Dedicated training is aimed at enhancing knowledge and building on the foundations that exist. This has the effect of empowering retailers and manufacturers to better assess issues that are flagged up to them and identify what should be sent on to the lab for investigation. Due to increasing commercial pressures, some important candidate items that require testing may previously have been missed. By encouraging greater involvement with manufacturers and retailers means an uplift in what is sent on for further analysis.
After the food safety regulations were simplified by the Food Safety Act of 1990, the onus is now on food businesses and local authorities to appoint a Public Analyst. As a statutory requirement, each analyst must be certified in their role for each of their clients, which provides a certain assurance. Being able to provide independent scientific opinion means labs can work with local authorities, who have a duty to protect public institutions and, in the UK, enforce the provisions of the Food Safety Act and supplementary Regulations through Environmental Health teams and Trading Standards teams.
Local authority responsibility
Increasingly in the UK, we’re seeing pressures on budgets resulting in the closures of public analyst laboratories traditionally linked to – and funded by – local authorities. But testing can’t stop and, given that the safety of the public must remain paramount, local authorities are increasingly leaning on public analysts now working within the private sector to assess samples through the required enforcement channels. These analysts have a clear understanding of food law, food manufacturing and technology and will use forensic analysis to identify the origin of a foreign object.
Although a lot of manufacturers operate a glass-free production environment, there are still isolated incidents where metal fragments or broken glass – from instrument dials, for example – have ended up in the food chain. Plastic from packaging will also find its way into foodstuff, but can quickly be identified and scanned with FT-IR spectroscopy.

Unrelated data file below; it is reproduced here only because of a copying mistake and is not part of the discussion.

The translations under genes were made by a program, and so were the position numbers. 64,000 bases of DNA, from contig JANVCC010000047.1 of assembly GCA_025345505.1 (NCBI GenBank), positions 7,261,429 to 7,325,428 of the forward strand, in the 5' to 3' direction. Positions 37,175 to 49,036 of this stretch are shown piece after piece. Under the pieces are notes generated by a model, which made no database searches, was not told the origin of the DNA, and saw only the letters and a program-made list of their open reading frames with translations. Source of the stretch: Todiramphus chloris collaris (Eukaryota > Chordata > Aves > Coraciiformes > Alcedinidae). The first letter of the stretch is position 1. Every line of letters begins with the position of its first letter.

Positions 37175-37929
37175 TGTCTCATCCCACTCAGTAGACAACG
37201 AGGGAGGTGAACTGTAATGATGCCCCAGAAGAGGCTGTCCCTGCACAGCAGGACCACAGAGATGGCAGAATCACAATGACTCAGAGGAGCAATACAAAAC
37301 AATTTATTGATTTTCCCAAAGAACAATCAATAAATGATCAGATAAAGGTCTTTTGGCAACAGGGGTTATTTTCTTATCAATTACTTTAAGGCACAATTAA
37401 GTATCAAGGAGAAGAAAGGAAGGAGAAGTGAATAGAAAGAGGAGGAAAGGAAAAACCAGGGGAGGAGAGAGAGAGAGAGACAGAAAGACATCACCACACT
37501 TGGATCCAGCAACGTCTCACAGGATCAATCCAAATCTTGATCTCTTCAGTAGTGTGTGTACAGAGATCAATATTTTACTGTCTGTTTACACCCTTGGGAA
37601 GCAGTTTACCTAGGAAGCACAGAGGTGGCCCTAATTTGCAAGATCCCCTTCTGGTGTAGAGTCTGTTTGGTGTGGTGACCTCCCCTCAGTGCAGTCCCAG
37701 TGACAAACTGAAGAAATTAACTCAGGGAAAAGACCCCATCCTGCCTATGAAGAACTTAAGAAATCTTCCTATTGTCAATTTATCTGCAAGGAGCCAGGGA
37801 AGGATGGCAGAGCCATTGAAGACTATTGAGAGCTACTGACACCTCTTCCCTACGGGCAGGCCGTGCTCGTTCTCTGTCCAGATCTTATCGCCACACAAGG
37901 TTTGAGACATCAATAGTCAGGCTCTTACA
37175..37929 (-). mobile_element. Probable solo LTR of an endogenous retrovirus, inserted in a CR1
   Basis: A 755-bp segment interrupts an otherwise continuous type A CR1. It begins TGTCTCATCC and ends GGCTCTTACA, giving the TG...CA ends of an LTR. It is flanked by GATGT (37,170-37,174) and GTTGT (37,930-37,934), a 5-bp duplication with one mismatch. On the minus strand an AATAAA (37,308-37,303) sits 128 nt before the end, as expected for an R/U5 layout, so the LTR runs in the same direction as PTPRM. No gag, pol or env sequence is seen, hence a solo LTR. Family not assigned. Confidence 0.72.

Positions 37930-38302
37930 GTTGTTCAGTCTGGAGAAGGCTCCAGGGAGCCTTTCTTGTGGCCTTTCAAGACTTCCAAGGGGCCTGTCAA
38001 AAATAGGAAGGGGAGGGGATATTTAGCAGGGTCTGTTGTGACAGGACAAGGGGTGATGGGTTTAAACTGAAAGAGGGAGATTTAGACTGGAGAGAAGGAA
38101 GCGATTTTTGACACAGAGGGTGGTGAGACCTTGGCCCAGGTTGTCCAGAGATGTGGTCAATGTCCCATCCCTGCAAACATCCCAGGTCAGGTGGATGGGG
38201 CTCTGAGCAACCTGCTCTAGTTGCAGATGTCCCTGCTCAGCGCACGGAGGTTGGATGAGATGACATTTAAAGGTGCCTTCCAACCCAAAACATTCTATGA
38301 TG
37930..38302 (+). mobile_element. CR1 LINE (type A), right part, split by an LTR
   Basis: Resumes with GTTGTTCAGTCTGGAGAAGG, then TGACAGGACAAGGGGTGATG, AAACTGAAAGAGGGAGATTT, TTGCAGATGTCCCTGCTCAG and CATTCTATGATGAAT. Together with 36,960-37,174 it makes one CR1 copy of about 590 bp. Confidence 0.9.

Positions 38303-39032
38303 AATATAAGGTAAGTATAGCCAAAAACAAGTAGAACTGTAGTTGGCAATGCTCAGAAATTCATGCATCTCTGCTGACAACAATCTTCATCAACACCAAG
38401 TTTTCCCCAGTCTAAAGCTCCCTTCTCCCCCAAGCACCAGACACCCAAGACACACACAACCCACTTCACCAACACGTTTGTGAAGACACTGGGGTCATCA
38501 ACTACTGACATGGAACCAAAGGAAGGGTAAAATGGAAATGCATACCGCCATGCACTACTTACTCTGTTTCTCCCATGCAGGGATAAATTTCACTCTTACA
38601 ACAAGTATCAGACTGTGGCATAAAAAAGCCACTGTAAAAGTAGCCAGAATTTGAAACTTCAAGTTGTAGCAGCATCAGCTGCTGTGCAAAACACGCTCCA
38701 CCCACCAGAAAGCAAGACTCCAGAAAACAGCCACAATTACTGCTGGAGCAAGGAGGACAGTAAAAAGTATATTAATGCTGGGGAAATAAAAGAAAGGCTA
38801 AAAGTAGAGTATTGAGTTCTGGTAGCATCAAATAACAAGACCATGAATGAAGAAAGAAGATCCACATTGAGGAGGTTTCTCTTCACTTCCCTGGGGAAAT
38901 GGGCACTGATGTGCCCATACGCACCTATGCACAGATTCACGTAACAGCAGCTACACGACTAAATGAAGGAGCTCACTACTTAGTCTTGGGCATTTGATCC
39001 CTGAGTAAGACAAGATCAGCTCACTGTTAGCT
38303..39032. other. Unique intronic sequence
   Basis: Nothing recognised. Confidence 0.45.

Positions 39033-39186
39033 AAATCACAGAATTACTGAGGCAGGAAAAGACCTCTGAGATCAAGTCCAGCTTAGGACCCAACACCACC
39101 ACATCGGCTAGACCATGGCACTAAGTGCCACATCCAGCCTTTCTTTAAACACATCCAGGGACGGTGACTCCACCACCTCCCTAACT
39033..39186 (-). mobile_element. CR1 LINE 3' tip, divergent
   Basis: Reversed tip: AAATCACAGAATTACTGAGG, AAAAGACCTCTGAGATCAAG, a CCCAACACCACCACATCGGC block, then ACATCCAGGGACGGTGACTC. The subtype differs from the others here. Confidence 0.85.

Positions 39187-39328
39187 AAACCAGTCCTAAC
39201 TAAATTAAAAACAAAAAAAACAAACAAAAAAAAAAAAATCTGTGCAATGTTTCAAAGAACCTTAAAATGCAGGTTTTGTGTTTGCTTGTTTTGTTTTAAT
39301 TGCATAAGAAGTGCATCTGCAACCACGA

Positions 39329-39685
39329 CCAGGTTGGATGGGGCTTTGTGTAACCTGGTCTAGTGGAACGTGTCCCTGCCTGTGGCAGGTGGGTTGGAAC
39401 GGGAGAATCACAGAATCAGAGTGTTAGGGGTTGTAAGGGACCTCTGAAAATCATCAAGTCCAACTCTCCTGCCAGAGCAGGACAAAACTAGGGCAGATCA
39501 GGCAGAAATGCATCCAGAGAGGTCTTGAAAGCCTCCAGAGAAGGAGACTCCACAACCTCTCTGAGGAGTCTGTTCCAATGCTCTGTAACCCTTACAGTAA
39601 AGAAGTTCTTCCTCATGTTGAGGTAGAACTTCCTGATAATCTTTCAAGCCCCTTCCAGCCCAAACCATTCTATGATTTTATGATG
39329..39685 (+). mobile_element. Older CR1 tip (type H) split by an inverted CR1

Findings should then be discussed with the manufacturer to pinpoint the source and take remedial action.
Where a foreign object isn’t the complaint, but instead the food item is ‘tainted’ or has an off-flavour, investigations can also be carried out to find the source. In fact, we’re finding that sensory testing is evolving to become an increasing area of business for us, as retailers and manufacturers focus on enhancing the quality of products.
Within the wider realm of food safety, our business has also evolved to accommodate increasingly important needs of food manufacturers. Cooking methods validation is an important part of safe food production and companies must ensure the safety of products such as ready meals, checking designated cooking times to ensure the temperature of the meal is correct after the prescribed time has elapsed. To meet growing demand for this sector, we’ve invested in a new facility at our headquarters in Wolverhampton, which has increased capacity, with microwaves of every wattage and a mix of ovens and hobs. We’re also recruiting a dedicated taste tester to meet the anticipated growth demand and aim to lean on our expertise and accreditation to be instrumental at the early product development phase.
Ultimately, the public expects that the food they buy is genuine, safe to eat and tastes good. For while this is true, the best labs will continue to work with regulatory authorities, food businesses and consumers to ensure the authenticity and quality of all food sold in the UK.
About the author
Liz Moran joined Public Analyst Scientific Services in 2011 as Deputy Head of Scientific Services and became Head of Scientific Services in 2017.